FameLab is an exciting competition aimed at discovering talented science communicators.
It is one of the biggest science communication competitions in the world.
You know when you are watching a science story on the news, and the presenter turns to an expert and asks, “What does it mean? What does it do?”.
That expert could be you!
Effective science communication which engages people outside the scientific community allows scientists:
- to alter stereotypes
- to enthuse people about their work and science in general, and
- to justify their use of public funding.
What are you waiting for?
Enter the competition
Are you working or studying in science and engineering?
If you are aged over 18 and think you can explain a scientific concept in just three minutes, you could win some fantastic prizes.
To enter, send us a video.
This will be you, live, explaining a scientific concept, in just three minutes. You can decide the topic, but make sure the presentation is less than three minutes.
The quality and format of the video isn’t important - but it must give the jury an idea of what the presentation will be like when you perform it live. You can use props - but only if you can carry them on to the stage with you. No PowerPoint allowed!
The Heats and Finals
The regional heats are the first steps in the FameLab adventure. Dazzling the jury ensures you a place in the following stages of the competition, where you can reach the national final after attending a Communication Masterclass.
The Masterclass (see below), run by some of the best science communicators in the world, is one of the biggest prizes for all FameLab finalists.
In the Finals, you will now be able to beat your fellow competitors and represent your country in the international FameLab finals. These take place in the United Kingdom during the Cheltenham Science Festival, normally in June.
The overall national winner will attend the Cheltenham Science Festival in the UK and compete in the FameLab International Final. Here a world of opportunities will really be opened up as you network with fellow scientists from across the globe
In 2019 all public universities and the Portuguese Catholic University were involved in FameLab, with all but the Universidade Aberta organizing regional heats in close collaboration with local Ciência Viva Centres.
Get a taste of what happens at a FameLab Masterclass
Judges’ top tips
The judges are looking for somebody who can shine in content, clarity and charisma.
The content of the presentations must be scientifically accurate. If the topic chosen has controversy or uncertainty around it, then the presentation must acknowledge the opposing views. The scientific topic presented should be well chosen to suit the audience.
Clarity is critical for effective science communication. The structure of the presentation must enable the audience and judges to easily follow the talk and they should be left with a full understanding of the scientific concept chosen.
The audience and judges should be left inspired and enthused about science. The winner will be a charismatic presenter who makes the science easy to listen to, entertaining, exciting and who is not only able to communicate the science but who can share their passion for it.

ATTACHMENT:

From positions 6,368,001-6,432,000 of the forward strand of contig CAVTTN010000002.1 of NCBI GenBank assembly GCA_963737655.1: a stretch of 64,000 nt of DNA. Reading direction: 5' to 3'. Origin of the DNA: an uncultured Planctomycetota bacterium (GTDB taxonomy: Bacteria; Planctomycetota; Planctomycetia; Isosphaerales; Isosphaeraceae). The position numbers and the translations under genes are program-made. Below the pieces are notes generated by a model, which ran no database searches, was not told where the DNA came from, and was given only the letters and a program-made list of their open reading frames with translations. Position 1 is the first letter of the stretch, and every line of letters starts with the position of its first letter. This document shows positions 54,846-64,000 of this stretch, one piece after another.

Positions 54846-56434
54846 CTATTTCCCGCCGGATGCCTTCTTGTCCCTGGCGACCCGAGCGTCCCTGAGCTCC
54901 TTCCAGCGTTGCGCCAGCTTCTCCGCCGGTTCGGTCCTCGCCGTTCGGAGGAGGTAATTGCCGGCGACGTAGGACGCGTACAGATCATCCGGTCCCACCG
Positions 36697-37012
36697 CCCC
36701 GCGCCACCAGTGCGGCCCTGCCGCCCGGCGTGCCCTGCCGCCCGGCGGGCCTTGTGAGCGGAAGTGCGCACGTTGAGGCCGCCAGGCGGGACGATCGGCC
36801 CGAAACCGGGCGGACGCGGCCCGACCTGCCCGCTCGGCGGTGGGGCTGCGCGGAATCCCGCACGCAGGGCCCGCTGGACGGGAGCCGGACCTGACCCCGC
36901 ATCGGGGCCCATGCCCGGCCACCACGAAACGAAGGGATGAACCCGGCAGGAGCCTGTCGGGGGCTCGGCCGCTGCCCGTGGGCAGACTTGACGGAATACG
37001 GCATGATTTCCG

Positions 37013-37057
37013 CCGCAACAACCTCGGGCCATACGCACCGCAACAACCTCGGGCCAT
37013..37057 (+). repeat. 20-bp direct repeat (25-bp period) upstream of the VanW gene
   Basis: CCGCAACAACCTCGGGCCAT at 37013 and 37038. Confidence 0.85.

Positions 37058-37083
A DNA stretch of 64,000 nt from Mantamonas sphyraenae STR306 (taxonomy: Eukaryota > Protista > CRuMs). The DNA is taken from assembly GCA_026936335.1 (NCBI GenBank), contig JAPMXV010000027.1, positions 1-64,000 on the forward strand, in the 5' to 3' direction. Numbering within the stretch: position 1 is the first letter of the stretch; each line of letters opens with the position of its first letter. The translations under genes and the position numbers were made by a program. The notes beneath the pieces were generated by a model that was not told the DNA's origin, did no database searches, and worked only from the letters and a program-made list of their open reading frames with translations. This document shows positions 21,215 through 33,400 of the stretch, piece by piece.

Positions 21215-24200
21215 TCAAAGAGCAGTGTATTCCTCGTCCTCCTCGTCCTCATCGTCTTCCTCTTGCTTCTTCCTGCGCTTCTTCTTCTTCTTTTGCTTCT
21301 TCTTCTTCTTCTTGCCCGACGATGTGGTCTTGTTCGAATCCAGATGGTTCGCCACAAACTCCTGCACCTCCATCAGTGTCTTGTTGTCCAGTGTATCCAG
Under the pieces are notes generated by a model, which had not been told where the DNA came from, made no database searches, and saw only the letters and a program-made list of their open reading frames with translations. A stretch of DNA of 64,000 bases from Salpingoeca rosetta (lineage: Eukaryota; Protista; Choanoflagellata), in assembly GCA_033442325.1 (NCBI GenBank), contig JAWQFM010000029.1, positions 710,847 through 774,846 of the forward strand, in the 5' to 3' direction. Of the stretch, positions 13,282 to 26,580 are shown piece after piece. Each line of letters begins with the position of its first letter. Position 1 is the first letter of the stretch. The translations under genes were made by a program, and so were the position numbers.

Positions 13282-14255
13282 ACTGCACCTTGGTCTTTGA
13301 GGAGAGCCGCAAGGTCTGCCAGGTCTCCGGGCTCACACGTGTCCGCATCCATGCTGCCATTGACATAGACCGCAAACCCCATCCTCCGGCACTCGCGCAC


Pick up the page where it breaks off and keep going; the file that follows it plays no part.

Top 10 tips
- Think about the beginning and the end - Hook us at the start, and then give us a satisfying ending that leaves us feeling we’ve had a complete journey (it’s nice if it brings the beginning back in some way, but that’s not the only way to end).
- Don’t try to copy somebody else’s style - Go with what works for you.
- Make sure there’s enough science in there - We can learn a lot in three minutes if you tell it well.
- Tell us something you’re excited about… - ...your enthusiasm will shine through.
- Let go of the PowerPoint safety net - Printing your slides onto a t-shirt or, worse, laminated bits of paper reduces you from 3 to 2 dimensions.
- Be in the moment - Acknowledging what’s happening right here, right now (even if it’s something going wrong!) keeps us engaged – and shows you’re confident enough to cope.
- Don’t overdo your introduction - You need to set a scene, give us a moment to grasp who you are and lead into your subject, sure. But you need to do all of that quickly! You haven't really started until the introduction is behind you – keep it punchy.
- Know where you’re going - However much you've slaved over the individual words of your performance, make sure you know the waymarks too: the bullet-points that keep you on track. There are probably around five of them, and the last one will usually be your last line. If that's fixed in your mind then no matter how many of your carefully-honed lines fall apart, you still know how you're going to finish. So that's one less distraction.
- “What will they talk about later?” - What's your piece about? You need to be able to answer that in, say, ten words. Those words need to work when prefixed with "Did you know…" or "I heard this amazing thing today…". Give people memorable nuggets they can use as social currency, it's the best way of spreading ideas around.
- Think theatrically - The impact of a prop can be changed by how it's introduced - is it carried on, picked up, or revealed? Similarly, you can trail your finale, tease it, or reveal it from an unexpected direction. There's no right or wrong here, you have to choose what best suits you and your story. But make sure you choose rather than just letting it happen
Previous winners of FameLab Portugal share their experiences